Goodbye to Seve, who inspired many, like me
Golf recently lost one of its pioneers with the death of Seve Ballesteros. Ballesteros burst onto the scene in 1976 when he almost won the Open Championship at Royal Birkdale, eventually settling for second behind Johnny Miller.
Just three years later, Ballesteros took home the Claret Jug when he marched around Royal Lytham and St. Annes Golf Club, famously making birdie from an area used for parking cars during the tournament. His aggressive and spectacular play was entertaining and fun to watch. He claimed two Masters titles (1980 and 1983), while contending there on many other occasions, most notably in 1986, when he held the lead until the 15th hole, when he dumped his 4-iron approach in the water and eventually lost out to Jack Nicklaus’ final-nine charge.
Ballesteros’ win at the Open Championship in 1984 might have been his greatest, when he holed a putt on the 18th green and then pumped his fist in celebration. It was such an iconic image that he used it as his logo and even had it tattooed on his forearm.
It was 1988 when Ballesteros took home his final major title, again back at the Open Championship at Royal Lytham. That tournament had a very big effect on a young kid from Northern Ireland, who was settling into his first summer in the United States.
I remember it like it was yesterday. I would get up at 5 a.m. to watch the tournament live on ESPN, it was raining sideways, Ballesteros was one of the first players to be shown on the broadcast, and he was wearing a sock-cap with a rain hat on top of it, and a visor on top of that – it was quite a fashion statement.
I remember watching his swing being effortless, his short game sharp, and his confident smile when he holed putts. I was getting ready to take my first golf lesson, from former Sonoma Golf Club professional Ron Blum, and couldn’t think of a better way to start the day. I watched that whole first-round and then went to the golf course on my bicycle and had my lesson, trying to swing the best I could like Ballesteros.
Ballesteros went on to win that tournament on a Monday, playing the final round with Nick Price and Nick Faldo, the crescendo being a near-holed chip shot from off the 18th green. I watched that final round too, then jumped on my bike and rode out to Los Arroyos with my clubs on my back, playing around the nine-hole track two or three times, pretending to be Ballesteros.
See, like Seve, I hit a lot of shots in the trees and other trouble then, and he was far and away the best scrambler. He was truly magical with a club in his hand.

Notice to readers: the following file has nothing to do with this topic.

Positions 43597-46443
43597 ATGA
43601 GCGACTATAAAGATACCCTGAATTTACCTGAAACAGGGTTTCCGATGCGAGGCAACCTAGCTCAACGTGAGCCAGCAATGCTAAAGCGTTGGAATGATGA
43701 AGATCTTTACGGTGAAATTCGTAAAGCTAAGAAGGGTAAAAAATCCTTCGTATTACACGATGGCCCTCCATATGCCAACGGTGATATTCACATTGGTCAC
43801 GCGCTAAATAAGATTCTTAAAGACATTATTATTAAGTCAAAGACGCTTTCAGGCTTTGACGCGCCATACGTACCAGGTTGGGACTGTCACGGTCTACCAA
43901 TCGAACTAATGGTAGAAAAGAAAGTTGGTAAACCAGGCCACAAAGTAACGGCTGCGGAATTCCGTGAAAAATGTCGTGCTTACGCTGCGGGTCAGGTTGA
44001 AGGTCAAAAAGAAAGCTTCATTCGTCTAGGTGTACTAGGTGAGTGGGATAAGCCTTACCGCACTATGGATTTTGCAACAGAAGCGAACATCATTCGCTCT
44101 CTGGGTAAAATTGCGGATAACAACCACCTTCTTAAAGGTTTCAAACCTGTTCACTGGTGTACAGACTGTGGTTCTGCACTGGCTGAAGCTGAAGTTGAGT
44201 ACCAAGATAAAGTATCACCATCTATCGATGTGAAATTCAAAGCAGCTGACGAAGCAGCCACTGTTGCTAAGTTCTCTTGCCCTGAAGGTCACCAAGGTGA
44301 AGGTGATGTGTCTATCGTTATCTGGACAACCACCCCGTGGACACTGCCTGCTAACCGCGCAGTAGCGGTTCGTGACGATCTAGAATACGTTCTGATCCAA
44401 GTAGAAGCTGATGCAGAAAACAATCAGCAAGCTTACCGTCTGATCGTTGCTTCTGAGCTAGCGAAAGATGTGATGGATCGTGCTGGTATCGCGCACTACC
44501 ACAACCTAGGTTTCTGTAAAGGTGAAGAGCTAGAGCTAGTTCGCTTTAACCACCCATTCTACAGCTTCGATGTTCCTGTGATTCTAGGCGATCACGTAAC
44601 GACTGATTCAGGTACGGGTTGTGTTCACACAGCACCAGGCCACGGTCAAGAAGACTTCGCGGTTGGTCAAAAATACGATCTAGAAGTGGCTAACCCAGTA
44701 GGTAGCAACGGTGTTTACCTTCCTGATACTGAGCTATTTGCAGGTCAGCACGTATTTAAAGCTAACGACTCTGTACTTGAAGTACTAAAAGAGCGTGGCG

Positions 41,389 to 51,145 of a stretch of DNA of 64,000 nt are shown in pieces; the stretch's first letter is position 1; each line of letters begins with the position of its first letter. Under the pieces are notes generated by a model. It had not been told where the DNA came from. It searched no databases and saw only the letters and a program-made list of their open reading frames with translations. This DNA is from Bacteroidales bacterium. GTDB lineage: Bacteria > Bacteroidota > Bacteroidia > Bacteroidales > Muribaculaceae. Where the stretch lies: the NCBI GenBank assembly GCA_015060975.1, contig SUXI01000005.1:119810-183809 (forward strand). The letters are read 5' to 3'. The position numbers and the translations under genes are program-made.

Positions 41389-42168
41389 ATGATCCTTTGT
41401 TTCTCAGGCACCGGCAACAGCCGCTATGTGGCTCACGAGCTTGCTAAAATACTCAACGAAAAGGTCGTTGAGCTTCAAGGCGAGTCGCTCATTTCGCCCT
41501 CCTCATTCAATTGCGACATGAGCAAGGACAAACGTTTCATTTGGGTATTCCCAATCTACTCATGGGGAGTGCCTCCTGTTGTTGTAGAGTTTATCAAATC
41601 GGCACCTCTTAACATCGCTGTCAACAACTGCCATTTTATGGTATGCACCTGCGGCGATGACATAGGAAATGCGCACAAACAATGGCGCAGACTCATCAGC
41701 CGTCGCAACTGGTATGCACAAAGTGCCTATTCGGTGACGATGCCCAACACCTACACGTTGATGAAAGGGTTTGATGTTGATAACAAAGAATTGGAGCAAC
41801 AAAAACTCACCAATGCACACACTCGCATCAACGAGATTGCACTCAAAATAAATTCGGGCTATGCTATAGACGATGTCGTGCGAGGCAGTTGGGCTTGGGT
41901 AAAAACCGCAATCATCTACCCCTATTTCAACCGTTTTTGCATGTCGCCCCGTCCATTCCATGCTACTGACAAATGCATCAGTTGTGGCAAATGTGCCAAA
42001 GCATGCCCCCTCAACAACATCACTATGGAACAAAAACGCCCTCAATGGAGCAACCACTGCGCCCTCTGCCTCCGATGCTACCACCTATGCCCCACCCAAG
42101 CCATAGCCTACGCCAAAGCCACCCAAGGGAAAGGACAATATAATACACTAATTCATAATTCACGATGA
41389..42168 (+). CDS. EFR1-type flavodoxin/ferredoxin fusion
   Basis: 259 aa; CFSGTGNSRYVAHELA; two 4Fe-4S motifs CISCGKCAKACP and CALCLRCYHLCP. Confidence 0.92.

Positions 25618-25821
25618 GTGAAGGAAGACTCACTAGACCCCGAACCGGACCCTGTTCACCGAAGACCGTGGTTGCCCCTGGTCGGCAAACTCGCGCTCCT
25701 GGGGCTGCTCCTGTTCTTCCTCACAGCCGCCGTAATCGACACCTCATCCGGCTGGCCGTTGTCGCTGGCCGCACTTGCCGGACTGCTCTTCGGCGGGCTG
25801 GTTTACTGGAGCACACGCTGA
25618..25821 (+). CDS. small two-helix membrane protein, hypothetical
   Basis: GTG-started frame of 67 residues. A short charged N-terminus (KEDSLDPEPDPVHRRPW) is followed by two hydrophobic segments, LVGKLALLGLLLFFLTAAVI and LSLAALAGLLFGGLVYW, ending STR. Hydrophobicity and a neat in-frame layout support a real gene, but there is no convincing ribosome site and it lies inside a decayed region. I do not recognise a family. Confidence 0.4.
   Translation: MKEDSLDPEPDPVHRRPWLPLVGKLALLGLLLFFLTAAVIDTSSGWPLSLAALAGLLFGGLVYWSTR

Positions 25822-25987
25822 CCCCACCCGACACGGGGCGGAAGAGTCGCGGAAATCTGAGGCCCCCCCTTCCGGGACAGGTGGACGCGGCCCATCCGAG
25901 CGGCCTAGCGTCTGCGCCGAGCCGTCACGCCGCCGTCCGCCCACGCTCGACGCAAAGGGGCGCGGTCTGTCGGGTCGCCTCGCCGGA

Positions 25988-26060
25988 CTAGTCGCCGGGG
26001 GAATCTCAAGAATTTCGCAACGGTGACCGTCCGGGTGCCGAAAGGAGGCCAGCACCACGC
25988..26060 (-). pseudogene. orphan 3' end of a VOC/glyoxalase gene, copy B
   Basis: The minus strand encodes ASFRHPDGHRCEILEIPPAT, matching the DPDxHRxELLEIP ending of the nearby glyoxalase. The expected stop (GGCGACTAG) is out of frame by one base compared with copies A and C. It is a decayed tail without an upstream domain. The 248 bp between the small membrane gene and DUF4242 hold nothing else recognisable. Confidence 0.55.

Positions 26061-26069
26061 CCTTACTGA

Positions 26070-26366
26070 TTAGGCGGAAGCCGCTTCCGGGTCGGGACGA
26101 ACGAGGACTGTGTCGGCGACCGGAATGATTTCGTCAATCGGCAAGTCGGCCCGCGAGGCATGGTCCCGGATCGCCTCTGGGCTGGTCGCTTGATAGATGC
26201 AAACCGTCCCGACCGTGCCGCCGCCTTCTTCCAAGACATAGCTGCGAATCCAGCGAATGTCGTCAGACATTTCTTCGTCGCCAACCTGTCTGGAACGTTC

I got to see Ballesteros up close in 1992 at the United States Open at Pebble Beach. His best years were behind him, but he was still a treat to watch. He hit balls on the range next to his friend, and Ryder Cup partner, Jose Maria Olazabal. Olazabal hit his fades on the practice tee, while Ballesteros hit a low draw.
To a 17-year-old aspiring golf-pro, it was poetry in motion. Just two years ago, while playing in a local tournament, I channeled my inner Seve as I attempted to hit a ball from under a tree; testing out my swing from my knees, just as he would have done.
In what might go down as one of the most impressive losses of all time, Ballesteros’ match against Tom Lehman at the 1995 Ryder Cup showed that even when his game was in decline, he could never be counted out.
Lehman was at the top of his game, on his way to being the No. 1 player in the world, while Ballesteros was clearly struggling. It was the Sunday singles match, and the two squared off. Even though Lehman found just about every green and fairway, and Ballesteros spent more time in the trees than Robin Hood, it took Lehman 14 holes to win the match.
Anyone else in the positions Ballesteros was in might not have made it through 10 holes. It is a shame that no one will ever get to witness that again, brain cancer took him at 54.
At his funeral last Wednesday, contemporaries Sir Nick Faldo, Colin Montgomerie and Ian Woosnam all turned up to pay their respects to the great man, the normally stoic Faldo breaking down when discussing what Seve meant to him and the European Tour.
Gaining some ground is the suggestion that the European PGA Tour’s logo should incorporate Ballesteros’ image. Both Faldo and Montgomerie have backed the idea.
The game of golf will never forget this master, and without doubt, his name will be uttered the next time someone hits their tee-shot into trouble and then escapes with a miraculous shot, “good Seve par.”